When I was younger, I was a pirate. Granted I lived in Jackson, Tenn., which – while rhyming with it – is hardly part of the open sea. And I never hijacked anything, except maybe my little sister’s toys. But I was a pirate – I had the eye patch to prove it.
A few months after I was born, I was diagnosed with amblyopia with strabismus – gigantic words for “a lazy eye and muscle problems.” I had surgery on my eyes at 6 months and began wearing a patch on my left eye (my good eye) in order that its sluggard partner would begin to pull its share of weight.
I remember makings lots of trips to the eye doctor – one in particular who did not appreciate shy, terrified 4-year-olds and would send me out into the waiting room until I was ready to” show him some respect” (speak in his presence).
It’s all part of a world I don’t think about often. But, yesterday during a chat with a friend, I realized it is a world that impacts my life daily.
As a result of my pirate days, my eyes don’t quite work together. My dominant left eye still carries a larger percentage of the seeing burden and, as a result, depth perception is apparently not one of my strong suits. I say apparently, because as someone who doesn’t know any different, I don’t know exactly what kind of depth perception I’m supposed to have.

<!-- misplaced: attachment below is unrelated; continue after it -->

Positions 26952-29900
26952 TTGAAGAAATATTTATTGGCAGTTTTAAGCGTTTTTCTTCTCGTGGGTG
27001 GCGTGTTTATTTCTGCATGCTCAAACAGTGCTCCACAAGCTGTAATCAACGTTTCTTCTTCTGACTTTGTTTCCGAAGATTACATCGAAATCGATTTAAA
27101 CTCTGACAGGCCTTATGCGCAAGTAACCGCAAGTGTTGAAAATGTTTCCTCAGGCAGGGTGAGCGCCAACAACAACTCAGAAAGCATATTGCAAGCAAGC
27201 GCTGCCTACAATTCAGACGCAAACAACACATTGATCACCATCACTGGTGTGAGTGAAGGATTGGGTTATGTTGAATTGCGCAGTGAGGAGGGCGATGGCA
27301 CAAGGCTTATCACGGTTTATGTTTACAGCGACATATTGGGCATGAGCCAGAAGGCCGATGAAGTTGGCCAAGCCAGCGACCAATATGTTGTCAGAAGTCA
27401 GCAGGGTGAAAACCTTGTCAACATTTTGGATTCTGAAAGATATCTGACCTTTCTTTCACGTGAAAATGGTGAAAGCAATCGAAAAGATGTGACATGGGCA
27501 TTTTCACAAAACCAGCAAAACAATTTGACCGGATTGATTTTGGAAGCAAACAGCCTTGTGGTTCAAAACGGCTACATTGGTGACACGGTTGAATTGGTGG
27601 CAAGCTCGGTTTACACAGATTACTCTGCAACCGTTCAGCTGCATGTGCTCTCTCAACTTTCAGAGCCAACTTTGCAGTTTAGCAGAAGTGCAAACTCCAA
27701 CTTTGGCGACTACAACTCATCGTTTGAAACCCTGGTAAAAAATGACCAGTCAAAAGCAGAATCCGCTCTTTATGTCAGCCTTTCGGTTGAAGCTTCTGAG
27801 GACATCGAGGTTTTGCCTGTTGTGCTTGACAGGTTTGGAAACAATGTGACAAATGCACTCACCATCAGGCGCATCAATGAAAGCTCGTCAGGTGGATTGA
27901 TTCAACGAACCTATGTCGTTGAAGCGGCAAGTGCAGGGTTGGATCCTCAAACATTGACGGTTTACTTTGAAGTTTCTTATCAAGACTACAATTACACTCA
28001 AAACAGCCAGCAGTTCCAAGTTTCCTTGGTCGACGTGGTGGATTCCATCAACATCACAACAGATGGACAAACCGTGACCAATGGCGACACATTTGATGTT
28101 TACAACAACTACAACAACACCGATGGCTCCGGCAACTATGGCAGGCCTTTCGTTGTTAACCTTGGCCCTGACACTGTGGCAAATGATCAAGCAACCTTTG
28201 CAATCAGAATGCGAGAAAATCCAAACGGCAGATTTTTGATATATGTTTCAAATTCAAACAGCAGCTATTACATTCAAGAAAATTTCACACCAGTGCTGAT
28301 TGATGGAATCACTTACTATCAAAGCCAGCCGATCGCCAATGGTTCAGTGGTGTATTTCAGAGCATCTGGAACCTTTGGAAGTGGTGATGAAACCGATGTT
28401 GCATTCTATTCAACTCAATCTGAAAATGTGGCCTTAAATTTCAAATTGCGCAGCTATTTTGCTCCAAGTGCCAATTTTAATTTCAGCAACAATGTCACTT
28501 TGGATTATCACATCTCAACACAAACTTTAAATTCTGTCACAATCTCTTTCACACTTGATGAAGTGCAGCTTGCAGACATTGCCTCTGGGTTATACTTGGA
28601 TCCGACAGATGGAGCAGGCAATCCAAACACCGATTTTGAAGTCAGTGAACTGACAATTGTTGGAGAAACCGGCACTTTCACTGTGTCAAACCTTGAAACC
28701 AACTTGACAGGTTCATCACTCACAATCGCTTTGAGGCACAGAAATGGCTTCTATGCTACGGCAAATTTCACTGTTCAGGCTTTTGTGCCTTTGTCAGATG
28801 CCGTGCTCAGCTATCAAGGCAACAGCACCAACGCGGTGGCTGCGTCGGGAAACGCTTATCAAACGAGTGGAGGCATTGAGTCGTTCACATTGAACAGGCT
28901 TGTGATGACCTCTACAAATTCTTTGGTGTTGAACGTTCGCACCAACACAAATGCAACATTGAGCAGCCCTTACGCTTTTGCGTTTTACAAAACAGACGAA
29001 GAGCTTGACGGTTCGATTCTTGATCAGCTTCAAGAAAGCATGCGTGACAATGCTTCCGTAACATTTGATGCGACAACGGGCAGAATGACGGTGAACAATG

My friend Jennifer (yes, ANOTHER Jennifer) mentioned that she thinks this causes issues for her with things like parallel parking. I really like that excuse.
As I drove home, I found myself wondering what kind of adaptations I’ve made without ever knowing it. Or what insecurities have always had a medical reason behind it (my feeling the need to be extra-cautious while going down flights of stairs or inclines in the dark, for instance).
I see the world differently, in ways I may not ever comprehend; in ways I never would have known if someone hadn’t pointed it out.
Perhaps there is something metaphorical in there, too. Jesus spoke of those who see. Those who thought they could see were always the ones stumbling at the (lack of) sight of his words. How much do we miss that we never know about? Just what can’t we see?
PS: my new FaithLab post is up
UHBC Quarterly Report: “Desiring Joy”
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